The NFB is committed to respecting your privacy

We use cookies to ensure that our site works efficiently, as well as for advertising purposes.

If you do not wish to have your information used in this way, you can modify your browser settings before continuing your visit.

Learn more
Niigaanibatowaad: FrontRunners, carrying the  torch

Niigaanibatowaad: FrontRunners, carrying the torch

Niigaanibatowaad: FrontRunners, carrying the torch

This post was written by Jane Hubbard. She is the Education Manager at the Legacy of Hope Foundation and has worked on developing curriculum that explores the issue of the Indian Residential School System in Canada and contributed to the development of a facilitator’s guide and other pedagogical materials for the NFB.

In July 2015, the Pan American Games will be held on Canadian soil for the third time in the history of the event. The coming Games, which will take place in Toronto, provide an excellent teaching opportunity—a chance to examine the injustice committed during the 1967 Games’ opening ceremonies and to contextualize this incident against the backdrop of Canada’s Indian Residential School system, as depicted in Niigaanibatowaad: FrontRunners.

One man’s struggle to face his past

This NFB film explores one man’s struggle to face his past so that he can complete a journey he began at the 1967 Pan Am Games in Winnipeg. Thomas Ross was a FrontRunner, one of 10 Indigenous youth asked to carry a torch from St. Paul, Minnesota, to Winnipeg, Manitoba. Six days later, when the torch arrived at the stadium, a non-Indigenous runner took it and carried it inside to light the flame that would signal the start of the Games. The FrontRunners who had carried the torch over 800 kilometres along an ancient trade route were ignominiously denied the honour of bearing it on the final leg of its journey. It is time to revisit both the injustice perpetrated against the FrontRunners in 1967 and what was done to make it right at the 1999 Games.

Niigaanibatowaad: FrontRunners, Lori Lewis, provided by the National Film Board of Canada

Based on a play by Laura Robinson, Niigaanibatowaad is narrated by Ross and also takes the form of a play, with two acts. The sets and dialogue are spare and basic but the emotions conveyed are powerful and thought-provoking. One of the film’s central themes is the mistreatment of Indigenous students who attended the residential schools, and how that mistreatment continues to affect their lives today. We see Thomas sitting in a hotel room, unable to participate in the FrontRunners reunion in 1999 because of past events that he’s replaying in his mind. He recalls how he and another FrontRunner viewed excelling in sports as a way to escape the residential school, both figuratively and literally. Thomas is only able to overcome his painful memories and participate in the ceremonies when an unexpected visitor from his past reminds him that he must take part in order to truly begin his healing journey.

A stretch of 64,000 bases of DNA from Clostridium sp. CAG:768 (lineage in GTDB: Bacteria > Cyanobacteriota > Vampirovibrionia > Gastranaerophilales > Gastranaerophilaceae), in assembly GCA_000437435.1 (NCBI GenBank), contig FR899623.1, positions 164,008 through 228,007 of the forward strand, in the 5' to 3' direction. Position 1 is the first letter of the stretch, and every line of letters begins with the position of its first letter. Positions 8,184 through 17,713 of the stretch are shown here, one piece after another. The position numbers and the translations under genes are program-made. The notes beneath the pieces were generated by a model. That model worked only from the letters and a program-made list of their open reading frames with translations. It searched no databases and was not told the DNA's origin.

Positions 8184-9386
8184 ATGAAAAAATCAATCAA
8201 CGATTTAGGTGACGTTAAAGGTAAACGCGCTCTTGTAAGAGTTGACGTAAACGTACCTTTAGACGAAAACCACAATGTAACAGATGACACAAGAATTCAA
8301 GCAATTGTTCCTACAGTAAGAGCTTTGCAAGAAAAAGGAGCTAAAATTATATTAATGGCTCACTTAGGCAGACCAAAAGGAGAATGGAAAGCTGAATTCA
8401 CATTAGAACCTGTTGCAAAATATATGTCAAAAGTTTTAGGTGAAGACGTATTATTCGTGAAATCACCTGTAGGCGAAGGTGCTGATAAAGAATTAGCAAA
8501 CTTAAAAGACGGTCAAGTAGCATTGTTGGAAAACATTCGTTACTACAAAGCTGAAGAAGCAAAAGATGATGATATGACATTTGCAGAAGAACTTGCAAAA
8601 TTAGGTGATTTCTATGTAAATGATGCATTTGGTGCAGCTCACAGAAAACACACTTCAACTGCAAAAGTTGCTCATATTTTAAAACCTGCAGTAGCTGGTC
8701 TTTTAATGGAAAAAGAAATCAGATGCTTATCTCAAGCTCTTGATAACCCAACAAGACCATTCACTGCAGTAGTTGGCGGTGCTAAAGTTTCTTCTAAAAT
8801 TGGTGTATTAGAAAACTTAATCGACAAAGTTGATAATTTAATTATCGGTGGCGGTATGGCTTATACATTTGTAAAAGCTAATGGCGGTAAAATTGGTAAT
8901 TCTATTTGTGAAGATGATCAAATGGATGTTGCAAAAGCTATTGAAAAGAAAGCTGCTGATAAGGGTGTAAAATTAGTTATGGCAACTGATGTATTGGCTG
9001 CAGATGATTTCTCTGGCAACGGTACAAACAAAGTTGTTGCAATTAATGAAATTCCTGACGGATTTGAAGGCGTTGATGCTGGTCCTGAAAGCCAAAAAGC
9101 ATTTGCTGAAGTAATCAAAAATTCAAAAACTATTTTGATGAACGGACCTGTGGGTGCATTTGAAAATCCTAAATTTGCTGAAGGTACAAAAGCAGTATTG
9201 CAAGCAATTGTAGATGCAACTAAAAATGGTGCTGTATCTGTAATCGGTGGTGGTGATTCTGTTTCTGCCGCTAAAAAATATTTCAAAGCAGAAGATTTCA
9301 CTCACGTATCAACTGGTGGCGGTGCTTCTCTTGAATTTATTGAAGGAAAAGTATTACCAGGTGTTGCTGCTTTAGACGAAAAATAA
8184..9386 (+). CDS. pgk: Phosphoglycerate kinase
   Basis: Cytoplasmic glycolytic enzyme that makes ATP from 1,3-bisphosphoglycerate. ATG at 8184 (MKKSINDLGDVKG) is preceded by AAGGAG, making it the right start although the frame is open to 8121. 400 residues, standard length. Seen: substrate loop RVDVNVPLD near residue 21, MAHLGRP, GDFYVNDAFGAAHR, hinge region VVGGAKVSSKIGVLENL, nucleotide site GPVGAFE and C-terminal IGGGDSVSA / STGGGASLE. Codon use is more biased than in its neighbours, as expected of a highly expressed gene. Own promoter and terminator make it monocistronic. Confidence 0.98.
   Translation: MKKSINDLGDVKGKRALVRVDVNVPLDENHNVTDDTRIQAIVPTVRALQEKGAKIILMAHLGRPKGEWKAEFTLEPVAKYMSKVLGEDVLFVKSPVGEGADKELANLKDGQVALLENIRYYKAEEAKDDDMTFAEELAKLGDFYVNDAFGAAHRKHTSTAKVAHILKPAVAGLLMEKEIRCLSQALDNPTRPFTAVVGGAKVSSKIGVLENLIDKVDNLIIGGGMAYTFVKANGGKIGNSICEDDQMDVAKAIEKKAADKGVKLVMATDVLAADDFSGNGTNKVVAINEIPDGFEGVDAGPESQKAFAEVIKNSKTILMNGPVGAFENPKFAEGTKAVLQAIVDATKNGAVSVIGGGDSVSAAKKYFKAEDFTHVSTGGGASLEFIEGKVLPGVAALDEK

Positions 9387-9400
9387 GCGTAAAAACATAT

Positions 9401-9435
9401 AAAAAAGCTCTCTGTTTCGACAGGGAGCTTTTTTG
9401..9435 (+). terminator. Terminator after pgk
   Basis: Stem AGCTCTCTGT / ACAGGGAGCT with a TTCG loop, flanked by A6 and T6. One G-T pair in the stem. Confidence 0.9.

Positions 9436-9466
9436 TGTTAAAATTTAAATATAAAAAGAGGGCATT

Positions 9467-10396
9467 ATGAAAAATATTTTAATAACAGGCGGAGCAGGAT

Study the impact of residential schools

The companion study guide developed for Niigaanibatowaad consists of two classroom activities. The guide assists viewers in examining the injustices presented in the film and in studying the impacts of the residential school system on Indigenous people in Canada, while encouraging students to learn what social-justice activities they can undertake to further the rights of Indigenous peoples. The guide is available to CAMPUS members, in the Learning Bundles module. Members must search for the bundle entitled Pan Am Games: Learning from the Past. This learning bundle also has Background Notes about the Pan American Games, the residential school system in Canada and a glossary of terms.

Inspire meaningful conversation

The subject matter of this film is challenging and may give rise to strong feelings and emotions. The scenes in which physical and sexual assault are implied may connect viewers to their own experiences. Before screening Niigaanibatowaad, have a plan in place so that students can take a break and leave the classroom if they need to do so.

Talk to your class about the difficult nature of the film and remind students that they should be supportive and respectful to one another as they learn together. Although the material is disturbing, it can also inspire meaningful conversation.

The Pan Am flame will be lit in May during a traditional ceremony in Teotihuacan, Mexico, before travelling to Canada to begin a 41-day journey through more than 130 communities, and then making its final stop on July 10 at the Opening Ceremony of the Toronto 2015 Pan Am Games. To learn more about the relay, please visit

Add a new comment

Write your comment here